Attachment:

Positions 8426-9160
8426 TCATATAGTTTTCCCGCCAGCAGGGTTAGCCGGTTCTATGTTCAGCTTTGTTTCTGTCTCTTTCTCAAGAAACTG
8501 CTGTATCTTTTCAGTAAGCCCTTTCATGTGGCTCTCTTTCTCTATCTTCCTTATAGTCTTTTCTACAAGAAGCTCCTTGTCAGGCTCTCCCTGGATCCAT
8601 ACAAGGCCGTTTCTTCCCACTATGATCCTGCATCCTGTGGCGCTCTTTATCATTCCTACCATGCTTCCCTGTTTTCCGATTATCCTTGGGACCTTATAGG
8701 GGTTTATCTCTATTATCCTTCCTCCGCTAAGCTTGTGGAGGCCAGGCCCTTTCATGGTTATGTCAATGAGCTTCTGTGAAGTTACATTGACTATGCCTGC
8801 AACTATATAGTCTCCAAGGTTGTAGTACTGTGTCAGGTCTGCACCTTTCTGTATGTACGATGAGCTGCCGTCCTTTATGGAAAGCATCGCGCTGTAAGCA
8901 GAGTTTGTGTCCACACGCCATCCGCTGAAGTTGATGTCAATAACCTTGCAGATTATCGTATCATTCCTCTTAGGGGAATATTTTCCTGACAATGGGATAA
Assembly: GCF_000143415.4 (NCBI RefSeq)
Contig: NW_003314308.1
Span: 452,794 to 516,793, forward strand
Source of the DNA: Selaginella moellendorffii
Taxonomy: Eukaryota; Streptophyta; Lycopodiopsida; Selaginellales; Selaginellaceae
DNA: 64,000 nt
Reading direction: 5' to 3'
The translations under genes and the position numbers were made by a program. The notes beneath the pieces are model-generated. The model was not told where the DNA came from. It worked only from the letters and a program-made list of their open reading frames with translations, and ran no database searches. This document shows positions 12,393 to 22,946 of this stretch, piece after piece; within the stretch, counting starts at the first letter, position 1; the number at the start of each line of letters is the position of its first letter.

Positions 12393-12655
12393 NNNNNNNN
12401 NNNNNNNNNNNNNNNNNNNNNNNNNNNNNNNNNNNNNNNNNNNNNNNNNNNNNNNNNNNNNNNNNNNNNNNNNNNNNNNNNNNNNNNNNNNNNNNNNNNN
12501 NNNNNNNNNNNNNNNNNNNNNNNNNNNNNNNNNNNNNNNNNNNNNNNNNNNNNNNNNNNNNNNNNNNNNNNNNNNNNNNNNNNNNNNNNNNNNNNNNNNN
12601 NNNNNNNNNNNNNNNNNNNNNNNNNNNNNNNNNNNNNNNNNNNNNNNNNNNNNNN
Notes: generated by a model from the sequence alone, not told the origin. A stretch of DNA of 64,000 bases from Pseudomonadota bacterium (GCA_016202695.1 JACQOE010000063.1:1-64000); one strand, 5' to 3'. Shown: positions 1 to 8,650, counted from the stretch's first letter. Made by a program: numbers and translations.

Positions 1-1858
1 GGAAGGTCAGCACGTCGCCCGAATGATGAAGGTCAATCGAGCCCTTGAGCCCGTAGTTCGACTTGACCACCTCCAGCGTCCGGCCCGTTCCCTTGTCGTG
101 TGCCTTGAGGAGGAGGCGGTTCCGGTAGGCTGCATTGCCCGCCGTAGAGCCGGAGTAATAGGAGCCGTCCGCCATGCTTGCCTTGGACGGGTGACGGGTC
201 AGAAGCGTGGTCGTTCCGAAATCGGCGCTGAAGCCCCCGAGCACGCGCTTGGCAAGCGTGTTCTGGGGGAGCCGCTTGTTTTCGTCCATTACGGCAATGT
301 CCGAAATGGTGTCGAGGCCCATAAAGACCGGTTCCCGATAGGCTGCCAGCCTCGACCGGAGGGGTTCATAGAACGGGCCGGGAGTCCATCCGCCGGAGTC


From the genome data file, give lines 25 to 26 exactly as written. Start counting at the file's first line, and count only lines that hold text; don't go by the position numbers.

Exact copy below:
201 AGAAGCGTGGTCGTTCCGAAATCGGCGCTGAAGCCCCCGAGCACGCGCTTGGCAAGCGTGTTCTGGGGGAGCCGCTTGTTTTCGTCCATTACGGCAATGT
301 CCGAAATGGTGTCGAGGCCCATAAAGACCGGTTCCCGATAGGCTGCCAGCCTCGACCGGAGGGGTTCATAGAACGGGCCGGGAGTCCATCCGCCGGAGTC